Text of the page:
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Pesto with Campanelle and Heirloom Cherry Tomatoes

Pesto, made of fragrant basil, toasted pine nuts and hint of garlic is a versatile dressing and marinade that is simple to make. Simply toss into a food processor and presto! I mean pesto! Usually made with Parmesan or Romano cheese, I leave it out for this non-dairy version. I like pesto and chicken, either as a marinade and sauce or as a pasta side dish. Hence, no cheese but a little salt to taste. If you are doing a dairy meal, definitely add the cheese.

I can buy ginormous bags of fresh basil fairly reasonable all year around. But, pesto screams warm weather to me and I usually reserve it for the months designated as summer. In the Northwest, summer doesn't necessarily mean sunshine. It just means we long for sunshine and if it comes on the end of a fork, so be it. I'm still wearing a down coat; why worry?

I love going to Pacific Food Importers and staring at the pasta shapes. Silently, I practice my entire Italian vocabulary reading the names associated with the sizes and shapes. Nothing is more fun than "campanelle" with its delicate ruffled funnel shape. Okay, maybe "gemelli" with its twisted lean lines intrigues me. But, with pesto, it's definitely campanelle. Why? Because for the same price, or pennies more than elbows or penne, I can elevate life to "marvelous" in the true sense of the word (as opposed to an adjective describing a fiscal budget!)

I also use heirloom cherry tomatoes for their diverse colors and rich striations. Rich colors, complex flavors, ruffles and a whiff of summer ~ that's a pasta salad.

Kosher Status: Parve
Number of servings: 6 - 8
Main Ingredient(s): Basil
Preparation Time: 00:10
Cooking Time: 00:00
Skill Level: 1 - Easy (1 Easy - 5 Hard)
Estimated POINT value:


1 pound campanelle pasta or other medium sized shape


  • 2 cups packed basil leaves, washed
  • 1/2 cup olive oil
  • 1/3 cup toasted pine nuts or chopped walnuts
  • 2 - 3 teaspoons minced garlic
  • Salt and pepper to taste
  • 1/2 cup grated Parmesan or Romano cheese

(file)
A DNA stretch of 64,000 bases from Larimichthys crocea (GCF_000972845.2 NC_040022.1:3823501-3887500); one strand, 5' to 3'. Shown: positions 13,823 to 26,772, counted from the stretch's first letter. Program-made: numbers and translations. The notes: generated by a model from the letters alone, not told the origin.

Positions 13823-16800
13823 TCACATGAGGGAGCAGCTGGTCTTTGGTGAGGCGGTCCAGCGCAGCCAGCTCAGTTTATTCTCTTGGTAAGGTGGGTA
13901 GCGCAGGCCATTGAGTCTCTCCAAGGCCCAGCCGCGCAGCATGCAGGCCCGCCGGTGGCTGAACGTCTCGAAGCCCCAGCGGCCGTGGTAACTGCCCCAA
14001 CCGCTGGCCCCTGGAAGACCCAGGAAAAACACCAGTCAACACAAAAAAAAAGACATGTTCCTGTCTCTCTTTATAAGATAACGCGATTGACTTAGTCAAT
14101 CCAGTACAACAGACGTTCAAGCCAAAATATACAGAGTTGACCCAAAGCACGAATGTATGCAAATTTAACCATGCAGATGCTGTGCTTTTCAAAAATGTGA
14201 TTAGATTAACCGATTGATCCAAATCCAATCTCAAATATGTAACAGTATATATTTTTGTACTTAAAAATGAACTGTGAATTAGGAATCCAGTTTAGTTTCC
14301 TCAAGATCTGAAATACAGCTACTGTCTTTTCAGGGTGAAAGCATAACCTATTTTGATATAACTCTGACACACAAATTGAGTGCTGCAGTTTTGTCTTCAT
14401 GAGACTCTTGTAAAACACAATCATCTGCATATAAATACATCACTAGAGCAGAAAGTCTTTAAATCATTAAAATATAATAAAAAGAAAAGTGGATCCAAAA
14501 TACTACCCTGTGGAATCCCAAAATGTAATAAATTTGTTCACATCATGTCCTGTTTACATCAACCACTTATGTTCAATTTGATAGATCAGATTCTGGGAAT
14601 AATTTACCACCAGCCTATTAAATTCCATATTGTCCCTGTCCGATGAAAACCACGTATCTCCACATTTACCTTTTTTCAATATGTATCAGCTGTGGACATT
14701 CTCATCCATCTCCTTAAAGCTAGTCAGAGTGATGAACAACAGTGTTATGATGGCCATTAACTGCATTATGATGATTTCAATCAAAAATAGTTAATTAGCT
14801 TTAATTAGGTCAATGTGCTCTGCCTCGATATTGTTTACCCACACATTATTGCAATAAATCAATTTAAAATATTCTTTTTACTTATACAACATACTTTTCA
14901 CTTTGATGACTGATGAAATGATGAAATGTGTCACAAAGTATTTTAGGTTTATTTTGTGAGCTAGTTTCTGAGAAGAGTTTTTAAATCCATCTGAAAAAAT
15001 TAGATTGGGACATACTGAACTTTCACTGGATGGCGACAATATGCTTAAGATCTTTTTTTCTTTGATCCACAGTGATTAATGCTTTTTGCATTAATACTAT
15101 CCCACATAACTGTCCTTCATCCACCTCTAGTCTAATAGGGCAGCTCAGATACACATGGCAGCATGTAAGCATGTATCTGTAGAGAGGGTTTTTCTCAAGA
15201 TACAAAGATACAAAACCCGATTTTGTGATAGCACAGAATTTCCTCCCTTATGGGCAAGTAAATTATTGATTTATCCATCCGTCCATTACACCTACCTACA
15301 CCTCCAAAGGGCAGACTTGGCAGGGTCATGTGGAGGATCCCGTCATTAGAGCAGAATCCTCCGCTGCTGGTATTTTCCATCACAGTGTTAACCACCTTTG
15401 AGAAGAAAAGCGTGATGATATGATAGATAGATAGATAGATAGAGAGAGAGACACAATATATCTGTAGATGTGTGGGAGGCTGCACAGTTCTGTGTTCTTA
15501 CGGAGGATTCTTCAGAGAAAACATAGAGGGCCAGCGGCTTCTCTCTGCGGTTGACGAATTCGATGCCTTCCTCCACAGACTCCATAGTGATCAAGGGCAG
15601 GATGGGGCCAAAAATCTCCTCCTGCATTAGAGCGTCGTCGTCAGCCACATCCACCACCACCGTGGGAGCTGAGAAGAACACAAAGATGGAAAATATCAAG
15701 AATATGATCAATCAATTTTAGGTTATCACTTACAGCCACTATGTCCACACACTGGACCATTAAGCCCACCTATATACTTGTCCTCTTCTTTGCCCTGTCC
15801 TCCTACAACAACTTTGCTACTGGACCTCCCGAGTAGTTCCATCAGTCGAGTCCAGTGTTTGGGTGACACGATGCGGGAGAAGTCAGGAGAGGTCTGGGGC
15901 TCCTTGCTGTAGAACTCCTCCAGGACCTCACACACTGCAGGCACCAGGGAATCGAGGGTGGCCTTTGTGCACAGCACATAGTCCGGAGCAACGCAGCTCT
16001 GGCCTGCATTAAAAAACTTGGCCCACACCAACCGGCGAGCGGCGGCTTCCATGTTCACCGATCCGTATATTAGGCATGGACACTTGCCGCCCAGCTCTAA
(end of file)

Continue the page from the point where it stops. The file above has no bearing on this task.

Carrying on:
If making pesto parve, put everything in the food processor and pulse until the leaves break down. Taste and correct salt and pepper. If you prefer more garlic, go for it.

If you want to add cheese, transfer to a dairy bowl and stir in the cheese.

Cook pasta until just al dente. Rinse until cold. Shake off excess water and transfer to a bowl. Add enough basil to cover evenly.

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Dana: Hi Leah! Just a quick idea on a par eve sub for the cheese in your pesto. I love that salty, nutty bite you get from parmesan, and I found that ground salted, roasted cashews give a very similar taste. I have been cooking dairy-free for many years and have been testing natural substitutes. This one rocks! As far a portions, I would use the same amount of nuts as you would use for the cheese.
Leah: Hey Dana, Thanks for sharing ~ good to know and I look forward to hearing more of your dairy-free discoveries. I'd also love to hear about nut-free ideas. Keep those comments coming!

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Pesto with Campanelle and Heirloom Cherry Tomatoes

About Leah

Hi! Thank you for stopping by to watch me, Leah, cook kosher. I've been the owner operator of my boutique catering firm in Seattle, Leah's Catering, for the past 14 years.

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